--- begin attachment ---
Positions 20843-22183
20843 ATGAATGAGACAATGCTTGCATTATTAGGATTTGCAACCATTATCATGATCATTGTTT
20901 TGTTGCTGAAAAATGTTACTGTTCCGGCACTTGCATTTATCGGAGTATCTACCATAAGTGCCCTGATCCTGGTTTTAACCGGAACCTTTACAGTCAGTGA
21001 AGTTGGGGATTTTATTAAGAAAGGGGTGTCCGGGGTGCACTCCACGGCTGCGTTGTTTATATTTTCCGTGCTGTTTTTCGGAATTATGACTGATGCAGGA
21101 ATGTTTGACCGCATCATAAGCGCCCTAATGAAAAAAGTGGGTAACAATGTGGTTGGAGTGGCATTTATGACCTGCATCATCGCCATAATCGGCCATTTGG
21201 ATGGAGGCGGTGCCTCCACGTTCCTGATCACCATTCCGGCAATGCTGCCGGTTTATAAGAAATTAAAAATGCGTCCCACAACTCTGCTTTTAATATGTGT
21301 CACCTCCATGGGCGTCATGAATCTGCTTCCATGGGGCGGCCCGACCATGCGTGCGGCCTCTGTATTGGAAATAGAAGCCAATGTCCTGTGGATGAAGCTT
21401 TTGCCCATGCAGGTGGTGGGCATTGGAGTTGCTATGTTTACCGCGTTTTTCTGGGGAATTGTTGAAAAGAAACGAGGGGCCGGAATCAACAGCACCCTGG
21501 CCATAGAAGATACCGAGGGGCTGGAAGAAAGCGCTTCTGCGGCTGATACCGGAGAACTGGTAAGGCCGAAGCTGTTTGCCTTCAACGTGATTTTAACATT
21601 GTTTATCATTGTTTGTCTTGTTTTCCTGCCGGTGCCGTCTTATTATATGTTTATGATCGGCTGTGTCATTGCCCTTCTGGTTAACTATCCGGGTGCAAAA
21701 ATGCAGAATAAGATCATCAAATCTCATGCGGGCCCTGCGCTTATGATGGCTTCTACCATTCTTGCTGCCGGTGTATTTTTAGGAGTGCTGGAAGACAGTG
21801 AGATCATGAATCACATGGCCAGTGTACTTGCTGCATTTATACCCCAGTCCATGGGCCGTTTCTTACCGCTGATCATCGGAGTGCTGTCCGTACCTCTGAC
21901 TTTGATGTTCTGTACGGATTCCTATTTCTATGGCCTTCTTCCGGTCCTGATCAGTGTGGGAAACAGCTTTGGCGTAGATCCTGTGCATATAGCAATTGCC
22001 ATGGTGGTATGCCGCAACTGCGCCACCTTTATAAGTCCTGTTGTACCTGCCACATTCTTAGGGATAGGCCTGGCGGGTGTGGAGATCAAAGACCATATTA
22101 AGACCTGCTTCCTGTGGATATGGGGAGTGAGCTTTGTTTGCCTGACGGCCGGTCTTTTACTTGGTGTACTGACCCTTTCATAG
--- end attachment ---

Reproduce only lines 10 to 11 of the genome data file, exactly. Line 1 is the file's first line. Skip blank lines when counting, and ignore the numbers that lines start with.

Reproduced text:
21601 GTTTATCATTGTTTGTCTTGTTTTCCTGCCGGTGCCGTCTTATTATATGTTTATGATCGGCTGTGTCATTGCCCTTCTGGTTAACTATCCGGGTGCAAAA
21701 ATGCAGAATAAGATCATCAAATCTCATGCGGGCCCTGCGCTTATGATGGCTTCTACCATTCTTGCTGCCGGTGTATTTTTAGGAGTGCTGGAAGACAGTG